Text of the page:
Definition of misunderstanding in English:

misunderstanding

noun

  • 1A failure to understand something correctly:

    ‘a misunderstanding of the government's plans’
    [mass noun] ‘there must have been some kind of misunderstanding’
    • ‘To correct his misunderstanding and misperceptions I have addressed the following open letter to him which touches upon some key concepts and basic points.’
    • ‘The premier himself and the interpreter soon realized the misunderstanding and corrected the translation, to the amusement of everyone involved.’
    • ‘It is even difficult to tell whether these exchanges are promoting mutual understanding or increasing the misunderstandings.’
    • ‘She said the lack of understanding or the misunderstanding of reporting procedures has, in some cases, led to unnecessarily prolonged investigations.’
    • ‘Later he simply couldn't be bothered to correct the misunderstanding.’
    • ‘This allows me to meet each student outside of lecture, correct misunderstandings, and catch errors in the forms.’
    • ‘They are open to misunderstandings, misinterpretations, misgivings and mistakes.’
    • ‘This has resonated with audiences who find it cathartic - British sitcoms traditionally deal in failure, disappointment and misunderstanding.’
    • ‘I want to correct a misunderstanding or mistake that may have been made in answer to question No.1.’
    • ‘But I can understand how this misunderstanding happened’
    • ‘Summarise information to show patients they have been heard, and give them an opportunity to correct any misunderstandings.’
    • ‘They do not know what went wrong, how to correct misunderstandings or what steps need to be taken to make things right again.’
    • ‘It is only right that a few myths and misunderstandings are corrected.’
    • ‘‘We understand that the misunderstanding arose from the use of different types of terminology, and apologise for any confusion caused,’ she said.’
    • ‘The idea that mutual assured destruction is a policy choice shows a complete misunderstanding of the basic facts of existence.’
    • ‘This is best done in a tentative fashion, allowing the person to correct any misunderstandings.’
    • ‘Were I to learn faster, I would now know better than to correct people's grammatical misunderstandings.’
    • ‘In part this was due to misunderstandings and to failures of communication.’
    • ‘I couldn't even begin to understand what his misunderstanding was.’
    • ‘His accomplished studies of human failure and misunderstanding are more than mere reels of celluloid.’
    misinterpretation, misconstruction, misreading, misapprehension, misconception
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    1. 1.1 A disagreement or quarrel:
      ‘he left the army after a slight misunderstanding with his commanding officer’
      • ‘The slightest misunderstanding could result in big trouble for the locals, including being beaten and kicked.’
      • ‘It is becoming fashionable now that any slight incident of misunderstanding should discharge wanton destruction and lawlessness.’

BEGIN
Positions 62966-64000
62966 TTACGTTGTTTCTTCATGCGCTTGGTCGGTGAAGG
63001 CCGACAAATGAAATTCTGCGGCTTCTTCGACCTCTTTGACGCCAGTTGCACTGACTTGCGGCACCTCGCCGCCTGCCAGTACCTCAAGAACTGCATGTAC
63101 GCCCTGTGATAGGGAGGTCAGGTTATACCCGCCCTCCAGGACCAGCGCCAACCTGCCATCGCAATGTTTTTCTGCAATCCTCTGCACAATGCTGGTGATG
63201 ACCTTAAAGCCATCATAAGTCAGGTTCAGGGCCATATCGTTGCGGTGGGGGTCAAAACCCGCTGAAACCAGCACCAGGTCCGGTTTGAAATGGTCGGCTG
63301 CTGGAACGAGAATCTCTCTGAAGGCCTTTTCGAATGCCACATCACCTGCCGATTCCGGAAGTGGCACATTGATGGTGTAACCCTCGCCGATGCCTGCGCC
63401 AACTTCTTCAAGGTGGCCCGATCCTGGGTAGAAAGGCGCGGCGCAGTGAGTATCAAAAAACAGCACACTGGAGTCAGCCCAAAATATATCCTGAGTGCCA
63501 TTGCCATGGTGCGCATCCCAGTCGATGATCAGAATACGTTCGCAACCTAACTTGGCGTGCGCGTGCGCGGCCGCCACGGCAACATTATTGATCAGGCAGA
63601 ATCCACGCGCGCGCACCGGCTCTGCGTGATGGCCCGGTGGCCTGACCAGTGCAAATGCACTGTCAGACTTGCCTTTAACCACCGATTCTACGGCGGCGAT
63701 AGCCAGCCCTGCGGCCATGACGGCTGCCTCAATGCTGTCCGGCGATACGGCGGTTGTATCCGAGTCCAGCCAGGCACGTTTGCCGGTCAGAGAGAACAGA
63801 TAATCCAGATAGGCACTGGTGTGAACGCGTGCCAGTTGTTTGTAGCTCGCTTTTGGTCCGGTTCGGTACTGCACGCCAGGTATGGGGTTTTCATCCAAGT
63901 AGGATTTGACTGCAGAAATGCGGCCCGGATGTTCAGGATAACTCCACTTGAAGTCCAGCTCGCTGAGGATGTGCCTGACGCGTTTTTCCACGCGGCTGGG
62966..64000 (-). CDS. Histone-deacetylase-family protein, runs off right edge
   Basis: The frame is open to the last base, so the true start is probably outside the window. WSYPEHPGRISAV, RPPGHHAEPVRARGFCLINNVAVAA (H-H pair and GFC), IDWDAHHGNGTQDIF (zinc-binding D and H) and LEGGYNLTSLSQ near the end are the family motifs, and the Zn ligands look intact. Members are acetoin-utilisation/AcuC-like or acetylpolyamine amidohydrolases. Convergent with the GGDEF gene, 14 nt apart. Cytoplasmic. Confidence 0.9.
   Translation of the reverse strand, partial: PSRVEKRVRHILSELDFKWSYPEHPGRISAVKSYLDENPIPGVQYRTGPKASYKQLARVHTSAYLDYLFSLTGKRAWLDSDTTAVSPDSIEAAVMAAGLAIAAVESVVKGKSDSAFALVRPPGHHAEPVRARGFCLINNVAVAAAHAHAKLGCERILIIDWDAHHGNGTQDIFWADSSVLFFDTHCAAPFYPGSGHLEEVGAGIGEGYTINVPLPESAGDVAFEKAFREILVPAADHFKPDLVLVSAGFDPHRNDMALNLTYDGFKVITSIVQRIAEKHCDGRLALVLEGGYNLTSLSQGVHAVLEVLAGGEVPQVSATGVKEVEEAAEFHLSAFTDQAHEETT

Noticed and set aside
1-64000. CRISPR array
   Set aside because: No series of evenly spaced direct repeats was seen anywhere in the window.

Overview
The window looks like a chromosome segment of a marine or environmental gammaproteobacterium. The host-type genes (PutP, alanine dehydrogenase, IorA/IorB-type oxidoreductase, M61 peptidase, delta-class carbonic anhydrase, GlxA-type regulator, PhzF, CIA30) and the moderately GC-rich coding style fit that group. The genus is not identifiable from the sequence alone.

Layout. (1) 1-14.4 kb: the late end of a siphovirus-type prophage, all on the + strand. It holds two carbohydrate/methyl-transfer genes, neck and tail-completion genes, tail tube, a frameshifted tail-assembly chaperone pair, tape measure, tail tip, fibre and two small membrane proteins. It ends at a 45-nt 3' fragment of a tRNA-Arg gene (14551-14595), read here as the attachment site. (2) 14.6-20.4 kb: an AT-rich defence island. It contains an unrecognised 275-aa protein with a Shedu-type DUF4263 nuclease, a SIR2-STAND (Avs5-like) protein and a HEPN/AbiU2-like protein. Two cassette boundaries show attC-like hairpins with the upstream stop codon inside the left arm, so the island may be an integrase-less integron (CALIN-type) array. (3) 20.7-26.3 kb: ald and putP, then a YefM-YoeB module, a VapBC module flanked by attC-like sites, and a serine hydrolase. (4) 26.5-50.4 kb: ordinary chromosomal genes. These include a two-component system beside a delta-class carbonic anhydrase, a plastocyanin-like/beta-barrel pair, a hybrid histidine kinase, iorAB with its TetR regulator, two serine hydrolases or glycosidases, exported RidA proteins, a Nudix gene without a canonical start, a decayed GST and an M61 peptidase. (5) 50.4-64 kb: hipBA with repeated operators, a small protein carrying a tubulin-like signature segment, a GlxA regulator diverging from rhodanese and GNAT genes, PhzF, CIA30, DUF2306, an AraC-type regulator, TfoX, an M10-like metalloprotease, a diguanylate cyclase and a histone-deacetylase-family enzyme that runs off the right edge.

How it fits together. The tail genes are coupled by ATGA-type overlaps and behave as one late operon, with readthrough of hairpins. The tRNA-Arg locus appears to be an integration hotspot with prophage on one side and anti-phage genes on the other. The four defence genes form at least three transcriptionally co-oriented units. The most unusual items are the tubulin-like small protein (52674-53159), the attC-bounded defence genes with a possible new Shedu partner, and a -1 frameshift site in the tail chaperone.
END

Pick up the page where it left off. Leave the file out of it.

• ‘And then they wonder why there are so many personal and world-wide misunderstandings, war, misery, pain.’
      • ‘This is the reason for a majority of our disagreements or misunderstandings.’
      • ‘Now, while disagreement and misunderstanding are certainly common, they are not so common as to prevent all effective communication.’
      • ‘Surely the potential for tension, misunderstandings and culture clash is vast?’
      • ‘Both of them have a history of misunderstandings and conflicts with the leadership.’
      • ‘When you start realising how finite everything is, then all your differences and misunderstandings and pain should fall away.’
      • ‘Such a combination suggested that misunderstandings and conflicts with the magistrates would be a thing of the past.’
      • ‘Mistakes on both sides may lead to misunderstandings, arguments and further delays in the processing of claims.’
      • ‘Firman said the dispute was triggered by a minor misunderstanding between a member of the police's Mobile Brigade and a group of marines.’
      • ‘There was a slight misunderstanding over his bags, but finally, by allowing him to take some of my weight allowance, we finally agree we'd be okay.’
      • ‘In a way this suggested that there was nothing more substantial to the conflict than a misunderstanding and old-fashioned prejudice: a falling out between neighbours.’
      • ‘There is bound to be confrontation, conflict, misunderstandings, arguments and disagreements.’
      • ‘The Franco-German axis has taken the weight of many disputes, misunderstandings, betrayals and jolting halts.’
      • ‘I can't believe that we're finally together, after all the arguments and misunderstandings.’
      • ‘It is easier to talk through misunderstandings and solve differences when we are calm.’
      • ‘Cultural differences are a source of misunderstandings and conflicts in global R&D collaborations.’
      • ‘This can be appreciated by balancing the forces as an excess of one can lead to misunderstandings, conflicts and suffering.’
      • ‘All the misunderstandings and quarrels of the past had been sorted out.’
      disagreement, difference, difference of opinion, variance, clash of views, dispute, disputation, falling-out, quarrel, argument, altercation, squabble, wrangle, row, clash, conflict
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Pronunciation:

misunderstanding

/ˌmɪsʌndəˈstandɪŋ/